1. I think I have liked Calle Järnkrok beside John Tavares and Mitch Marner so far. I wasn’t sure what to expect from him on his off-wing, but he does two things well: He positions himself well defensively, and he has a good shot. When he gets an opportunity, Jänrkork can put the puck in the net better than an Alex Kerfoot. Those two things alone will go quite far alongside two high-end players. I’d keep it rolling.
2. I think I’d happily run out Pontus Holmberg as long as possible to see how it goes with him as the 3C. The first half of the season should be about young players and letting them grow – this applies to Rasmus Sandin and Timothy Liljegren on defense, too.
It’s noteworthy to me how much better the team as a whole looks with a third line contributing something. The Leafs can’t become a two-line team in the playoffs as they have for too many years. The difference with Holmberg there playing just above average has been noticeable.
The top six will be good no matter what – there are four very good players in it (plus Bunting. This has been a good look at the team with a third line that has a bit more substance plus a fourth line that is great at its checking role with ZAR and David Kämpf.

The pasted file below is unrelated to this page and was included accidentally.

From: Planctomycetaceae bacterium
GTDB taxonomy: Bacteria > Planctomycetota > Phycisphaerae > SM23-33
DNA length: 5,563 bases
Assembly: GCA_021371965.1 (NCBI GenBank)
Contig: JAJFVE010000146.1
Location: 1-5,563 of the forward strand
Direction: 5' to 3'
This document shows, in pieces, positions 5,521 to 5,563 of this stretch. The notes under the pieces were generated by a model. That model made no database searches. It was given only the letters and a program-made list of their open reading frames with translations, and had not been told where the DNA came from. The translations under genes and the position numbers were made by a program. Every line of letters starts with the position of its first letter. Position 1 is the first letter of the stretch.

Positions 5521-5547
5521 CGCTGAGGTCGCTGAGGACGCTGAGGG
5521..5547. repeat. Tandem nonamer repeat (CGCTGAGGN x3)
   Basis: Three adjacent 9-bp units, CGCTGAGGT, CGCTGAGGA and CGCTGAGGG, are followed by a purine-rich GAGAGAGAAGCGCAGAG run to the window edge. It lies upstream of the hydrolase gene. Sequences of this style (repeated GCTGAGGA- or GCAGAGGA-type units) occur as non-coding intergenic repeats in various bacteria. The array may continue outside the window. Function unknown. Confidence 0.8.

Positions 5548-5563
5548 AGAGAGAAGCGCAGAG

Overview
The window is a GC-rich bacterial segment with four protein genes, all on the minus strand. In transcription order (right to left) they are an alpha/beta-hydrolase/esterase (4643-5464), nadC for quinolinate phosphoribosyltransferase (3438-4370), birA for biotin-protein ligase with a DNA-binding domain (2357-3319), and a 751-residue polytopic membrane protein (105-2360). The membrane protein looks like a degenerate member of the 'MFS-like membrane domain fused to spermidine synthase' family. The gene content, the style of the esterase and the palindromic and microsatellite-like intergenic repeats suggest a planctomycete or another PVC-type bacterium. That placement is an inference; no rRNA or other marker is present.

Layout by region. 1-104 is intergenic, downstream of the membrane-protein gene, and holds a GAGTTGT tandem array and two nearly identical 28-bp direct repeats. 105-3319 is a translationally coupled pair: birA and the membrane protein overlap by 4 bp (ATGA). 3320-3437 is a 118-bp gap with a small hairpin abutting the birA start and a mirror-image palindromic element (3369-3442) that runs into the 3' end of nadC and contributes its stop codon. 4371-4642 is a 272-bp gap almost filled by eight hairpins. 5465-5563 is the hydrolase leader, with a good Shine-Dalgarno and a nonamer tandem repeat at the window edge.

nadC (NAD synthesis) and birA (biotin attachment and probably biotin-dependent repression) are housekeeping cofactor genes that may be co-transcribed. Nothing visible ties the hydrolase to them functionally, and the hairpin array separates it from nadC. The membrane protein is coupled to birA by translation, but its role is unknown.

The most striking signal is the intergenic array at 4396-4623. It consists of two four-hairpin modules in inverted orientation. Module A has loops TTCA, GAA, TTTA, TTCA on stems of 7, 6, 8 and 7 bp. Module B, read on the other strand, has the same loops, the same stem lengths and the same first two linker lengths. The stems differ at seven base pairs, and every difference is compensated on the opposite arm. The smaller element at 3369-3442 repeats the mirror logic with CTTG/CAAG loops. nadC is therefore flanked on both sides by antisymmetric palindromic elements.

3. I think the Leafs are needlessly putting themselves and Nick Robertson in an awkward spot at this point. Just send him down if he’s not going to play. There’s not much else to say, and there’s nothing wrong with a 21-year-old getting sent to the AHL to play significant all-situations minutes.
4. In a week with only three games, I think I’d still probably look to play Matt Murray only twice. He has been excellent so far. By far the biggest positive to start this season has been goaltending in general. They don’t need to overwork him.
There were two questions with Murray going into the season: Is he even still good, and can he stay healthy? He is proving he is still good so far. It’s on the Leafs brass to do everything in their power to keep him healthy now.
5. Even though the team acquired Conor Timmins and there is some curiosity about him – maybe even borderline excitement to see what he can do – I think like what Mac Hollowell has done with the Leafs so far. There have been some interesting decisions from him when it comes to joining the rush and situational awareness, but overall, he has been solid if unspectacular. I’d like to keep him in there until he proves otherwise rather than playing Timmins because he’s the new guy.